No, really, I don’t. I work in Marketing. Marketing tells people why they want things. We know why you need it, why you crave it, why your life simply is not complete without it.

But I don’t handle the pricing.

I have no idea what three hours of a developer’s time is worth. If you asked me, I’d say “Mountain Dew and a box of Reese’ Pieces.” But for all I know, it’s actually a 2-liter of coke and five Slim Jims. I don’t know what it costs The Company to dedicate a project manager to an assignment. I don’t even know what junk food they eat.*
*It’s not that I don’t care. It’s just that I work with them less.

I don't understand.

Is this not how people are quantified?

It’s a little bleak, but I like to think of Marketing as working a long con. It’s my job to get to know you.** It’s my job to find out what your needs are, so The Company can anticipate them. We’re here for the greater good***, to make sure you get find the right products and services that will make your life better.
**The royal “you.” The one that means everyone, and doesn’t mean I specifically spend my time stalking you. I definitely don’t do that. Because I’m not a weirdo. And I have no idea where you live. Why are you closing your blinds?
***Consumerist Evil.

It's possible I don't know how jobs work

“Women who wear boots and fluffy skirts like things that can be carried in bags.”
– Factual Marketing Observation

And get paid. I have college loan debt. I am really, really interested in getting paid.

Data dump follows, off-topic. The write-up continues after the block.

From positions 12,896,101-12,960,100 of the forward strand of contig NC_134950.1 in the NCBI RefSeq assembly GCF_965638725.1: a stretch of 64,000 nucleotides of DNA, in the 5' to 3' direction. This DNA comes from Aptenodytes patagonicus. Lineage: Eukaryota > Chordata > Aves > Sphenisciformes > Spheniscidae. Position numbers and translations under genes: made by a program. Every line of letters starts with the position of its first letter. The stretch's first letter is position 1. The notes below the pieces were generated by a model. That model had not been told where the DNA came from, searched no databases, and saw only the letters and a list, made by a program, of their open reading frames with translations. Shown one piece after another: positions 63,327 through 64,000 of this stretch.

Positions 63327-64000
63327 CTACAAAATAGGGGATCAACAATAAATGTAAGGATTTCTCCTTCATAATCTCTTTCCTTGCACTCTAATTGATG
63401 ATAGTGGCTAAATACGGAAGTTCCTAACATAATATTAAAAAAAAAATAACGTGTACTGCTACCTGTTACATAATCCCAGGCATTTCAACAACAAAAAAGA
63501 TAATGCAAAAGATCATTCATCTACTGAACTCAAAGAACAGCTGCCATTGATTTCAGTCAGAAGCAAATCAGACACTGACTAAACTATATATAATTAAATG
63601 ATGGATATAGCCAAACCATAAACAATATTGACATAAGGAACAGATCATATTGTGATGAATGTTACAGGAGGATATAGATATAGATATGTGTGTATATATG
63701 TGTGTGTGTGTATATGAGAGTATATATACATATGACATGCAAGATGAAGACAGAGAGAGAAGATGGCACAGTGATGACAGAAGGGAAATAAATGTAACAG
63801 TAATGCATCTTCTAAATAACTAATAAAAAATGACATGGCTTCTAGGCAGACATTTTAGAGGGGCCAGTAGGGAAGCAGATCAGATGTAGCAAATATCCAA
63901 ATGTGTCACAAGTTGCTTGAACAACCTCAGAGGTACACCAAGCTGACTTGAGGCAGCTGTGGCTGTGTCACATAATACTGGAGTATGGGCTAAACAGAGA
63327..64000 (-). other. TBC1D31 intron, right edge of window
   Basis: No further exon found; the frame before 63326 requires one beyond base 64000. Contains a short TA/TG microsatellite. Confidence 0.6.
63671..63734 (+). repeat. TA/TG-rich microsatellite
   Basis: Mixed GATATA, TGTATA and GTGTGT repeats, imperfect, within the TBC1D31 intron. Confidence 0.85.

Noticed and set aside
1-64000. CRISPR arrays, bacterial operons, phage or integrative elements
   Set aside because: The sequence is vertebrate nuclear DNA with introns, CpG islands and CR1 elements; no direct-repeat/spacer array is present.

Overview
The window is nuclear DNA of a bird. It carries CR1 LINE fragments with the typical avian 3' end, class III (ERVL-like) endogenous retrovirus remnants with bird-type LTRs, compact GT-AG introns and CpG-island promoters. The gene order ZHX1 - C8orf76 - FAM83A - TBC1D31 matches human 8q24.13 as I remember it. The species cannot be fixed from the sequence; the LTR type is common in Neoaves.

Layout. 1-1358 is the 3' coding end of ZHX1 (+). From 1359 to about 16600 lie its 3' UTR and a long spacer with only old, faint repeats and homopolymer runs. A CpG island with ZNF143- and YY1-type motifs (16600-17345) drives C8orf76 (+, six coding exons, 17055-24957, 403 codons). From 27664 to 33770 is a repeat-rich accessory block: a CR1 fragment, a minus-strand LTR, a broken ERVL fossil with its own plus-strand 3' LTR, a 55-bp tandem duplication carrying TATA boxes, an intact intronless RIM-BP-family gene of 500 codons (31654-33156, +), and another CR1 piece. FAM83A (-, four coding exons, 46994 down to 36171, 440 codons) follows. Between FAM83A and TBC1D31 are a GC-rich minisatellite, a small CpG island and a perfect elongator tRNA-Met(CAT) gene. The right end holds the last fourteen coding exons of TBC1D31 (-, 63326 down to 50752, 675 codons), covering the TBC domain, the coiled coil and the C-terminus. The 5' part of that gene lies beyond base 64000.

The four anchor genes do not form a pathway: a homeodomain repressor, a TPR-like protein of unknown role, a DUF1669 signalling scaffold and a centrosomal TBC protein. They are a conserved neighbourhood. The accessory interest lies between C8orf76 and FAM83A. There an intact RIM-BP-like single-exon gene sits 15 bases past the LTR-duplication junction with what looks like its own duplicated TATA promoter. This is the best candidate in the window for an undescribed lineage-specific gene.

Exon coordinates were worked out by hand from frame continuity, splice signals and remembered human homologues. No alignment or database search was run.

But there is an inherent problem with working in the Marketing Industry. That problem is Sales. Sales does not care what you want, or what you need. Sales cares about what you think you want to buy. Sales cares how we can bend your needs to match The Company’s products. Sales really, really, really wants you to buy what we have to sell.****
****Ok, ok, I do too. But I really want to make sure you want it, too. I have to do research and stuff. That’s why it’s called “market research.” Duh.*****
*****This is not why it’s called “market research.”

And here at The Company, Marketing has almost nothing to do with the prices of what we sell. Sales handles that. Because they’re selling it.****** It’s an obvious assignment of responsibilities.
******And because Marketing is a rabble of adorable, creative-minded individuals who probably can’t be trusted with math.


You never know just what might happen when you give Marketing numbers.

But this never stops anyone in Sales from asking our department complex questions about how prices are determined and issued. In essence, when tasked to determine the price of a good or service provided by The Company, Sales comes running up to Marketing and asks “How much does this cost?”

Marketing does not know. 

More importantly, not only do I not know, I cannot be trusted not to make up an answer.

Vortex eyes of doom!

Nothing The Company sells costs $7. Unless you ask me. Then absolutely everything The Company sells is sold for $7. Because math.